Normal Aging or Dementia?
Forgetfulness does not equal dementia.
Misplaced car keys are going to happen. Likewise, skipping a dose of medication is not necessarily cause for concern.
There are, however, key warning signs to consider if you are concerned that a loved one might be among the 5.8 million Americans, including nearly 300,000 Arkansans, living with Alzheimer’s Disease or another dementia.
We all have “senior moments.” Symptoms of dementia are something else entirely.
Difficulty performing familiar tasks, confusion about time and place and problems with speech and vocabulary are causes for concern. It is important to note that the more intelligent a person is, the easier it will be for them to mask symptoms. Changes in personality and behavior are important signals that a loved one is struggling with brain function.
Identifying a memory-related illness is just one step in the journey to provide care and comfort.
Talk To Others
Unless you have daily contact with an aging family member, it is possible that others are in better position to look for warning signs. And that’s OK. Do not rule out the possibility that a coworker, friend or neighbor might be more attune to abnormal changes in behavior and cognitive function.
If you are concerned, seek medical help. As with any disease, early detection is important in developing a treatment plan and finding ways to improve quality of life.
Suffering from dementia can often lead a person to withdraw from activities that have previously been important. Social isolation can lead to depression, which causes additional challenges in care.
Engaging in physical and mental activities are critical to keeping your loved one engaged and staving off isolation and depression.
Communication Is Key
When caring for someone who has Alzheimer’s disease or another dementia, you must pay attention to how you communicate.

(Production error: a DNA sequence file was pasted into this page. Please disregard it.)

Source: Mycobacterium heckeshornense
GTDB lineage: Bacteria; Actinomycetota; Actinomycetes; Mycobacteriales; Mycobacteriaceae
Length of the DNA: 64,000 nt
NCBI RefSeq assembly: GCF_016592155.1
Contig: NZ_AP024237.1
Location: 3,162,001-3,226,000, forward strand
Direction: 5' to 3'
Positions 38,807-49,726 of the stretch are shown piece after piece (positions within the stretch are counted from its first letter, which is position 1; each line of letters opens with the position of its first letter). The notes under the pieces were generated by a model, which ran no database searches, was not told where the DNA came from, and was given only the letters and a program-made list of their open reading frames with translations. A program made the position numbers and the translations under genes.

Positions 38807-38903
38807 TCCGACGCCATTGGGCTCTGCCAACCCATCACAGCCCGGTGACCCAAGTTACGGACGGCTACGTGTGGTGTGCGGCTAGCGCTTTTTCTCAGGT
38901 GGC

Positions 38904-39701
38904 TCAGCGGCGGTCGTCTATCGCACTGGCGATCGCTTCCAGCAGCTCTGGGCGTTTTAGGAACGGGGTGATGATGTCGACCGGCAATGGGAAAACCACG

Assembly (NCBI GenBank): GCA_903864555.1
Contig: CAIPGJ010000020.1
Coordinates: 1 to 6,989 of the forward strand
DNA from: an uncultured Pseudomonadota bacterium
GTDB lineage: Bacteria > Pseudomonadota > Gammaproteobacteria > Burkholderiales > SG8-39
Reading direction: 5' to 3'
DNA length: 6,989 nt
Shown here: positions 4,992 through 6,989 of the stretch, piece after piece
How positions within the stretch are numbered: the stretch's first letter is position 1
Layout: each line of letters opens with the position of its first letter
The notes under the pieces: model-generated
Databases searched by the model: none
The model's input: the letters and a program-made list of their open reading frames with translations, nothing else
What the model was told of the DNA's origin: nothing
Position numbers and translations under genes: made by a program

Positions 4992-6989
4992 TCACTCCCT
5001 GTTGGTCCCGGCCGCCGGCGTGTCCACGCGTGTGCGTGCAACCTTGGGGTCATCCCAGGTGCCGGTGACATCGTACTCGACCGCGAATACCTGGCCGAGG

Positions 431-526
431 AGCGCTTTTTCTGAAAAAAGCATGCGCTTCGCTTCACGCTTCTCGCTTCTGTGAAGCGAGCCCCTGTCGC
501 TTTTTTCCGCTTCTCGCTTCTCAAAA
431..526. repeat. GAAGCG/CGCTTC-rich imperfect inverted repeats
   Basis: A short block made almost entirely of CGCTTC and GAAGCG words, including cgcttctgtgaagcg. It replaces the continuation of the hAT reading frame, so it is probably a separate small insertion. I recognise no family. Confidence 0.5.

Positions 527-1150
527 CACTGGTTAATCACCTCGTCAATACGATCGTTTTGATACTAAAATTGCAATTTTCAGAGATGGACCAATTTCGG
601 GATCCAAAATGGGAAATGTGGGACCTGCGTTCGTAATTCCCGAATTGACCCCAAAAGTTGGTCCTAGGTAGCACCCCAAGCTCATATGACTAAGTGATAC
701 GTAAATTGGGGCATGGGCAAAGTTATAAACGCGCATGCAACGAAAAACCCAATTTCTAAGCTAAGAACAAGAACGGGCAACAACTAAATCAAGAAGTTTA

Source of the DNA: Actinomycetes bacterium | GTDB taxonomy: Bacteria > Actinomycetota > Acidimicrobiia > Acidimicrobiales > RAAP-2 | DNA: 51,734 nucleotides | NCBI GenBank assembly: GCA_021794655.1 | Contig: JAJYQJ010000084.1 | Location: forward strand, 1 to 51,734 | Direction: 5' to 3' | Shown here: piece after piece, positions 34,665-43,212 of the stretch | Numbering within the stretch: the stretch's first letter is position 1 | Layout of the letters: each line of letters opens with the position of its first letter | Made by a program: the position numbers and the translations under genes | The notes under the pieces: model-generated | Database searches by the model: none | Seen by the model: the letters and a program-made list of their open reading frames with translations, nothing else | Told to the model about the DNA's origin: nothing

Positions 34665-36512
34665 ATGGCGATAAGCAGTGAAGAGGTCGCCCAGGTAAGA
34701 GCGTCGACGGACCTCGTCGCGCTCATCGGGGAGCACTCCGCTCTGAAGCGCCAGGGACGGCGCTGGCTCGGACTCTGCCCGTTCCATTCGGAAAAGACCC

Avoid multitasking. Keep distraction to a minimum when communicating with someone who is battling dementia. Put away your phone. Turn off the TV/radio and make sure you are fully dialed into the conversation.
Keep it simple. Processing communication can be difficult for someone coping with dementia-related illness. Speak slowly and understand that repetition, while frustrating to you, can be beneficial to the other person. Ask ‘yes’ or ‘no’ questions.
Don’t argue. What your loved one is saying might be incorrect. It might be hurtful. But that person often does not understand and cannot control what they are saying. Correcting or arguing is not helpful.
Tone matters. Anger and irritation will still register, even if a person doesn’t recognize you and has trouble processing what you are saying. Stay patient.
You and your loved one are not alone.
More than 16 million Americans are providing unpaid care for loved ones with Alzheimer’s and other dementias. Support and counseling are available no matter what region of the state you call home. Alzheimer’s Arkansas offers a 24-hour support hotline for caregivers and support groups that meet statewide. UAMS, through the Walker Memory Center, can help identify causes of memory loss and necessary steps for treatment. UAMS also offers one-on-one caregiver training for Arkansans struggling to care for loved ones with dementia and other memory-related illnesses.
Caring for yourself is critical when caring for someone else becomes your responsibility.
Sources: UAMS Centers on Aging, Baptist Parkway Village, Alzheimer’s Arkansas, Alzheimer’s Association.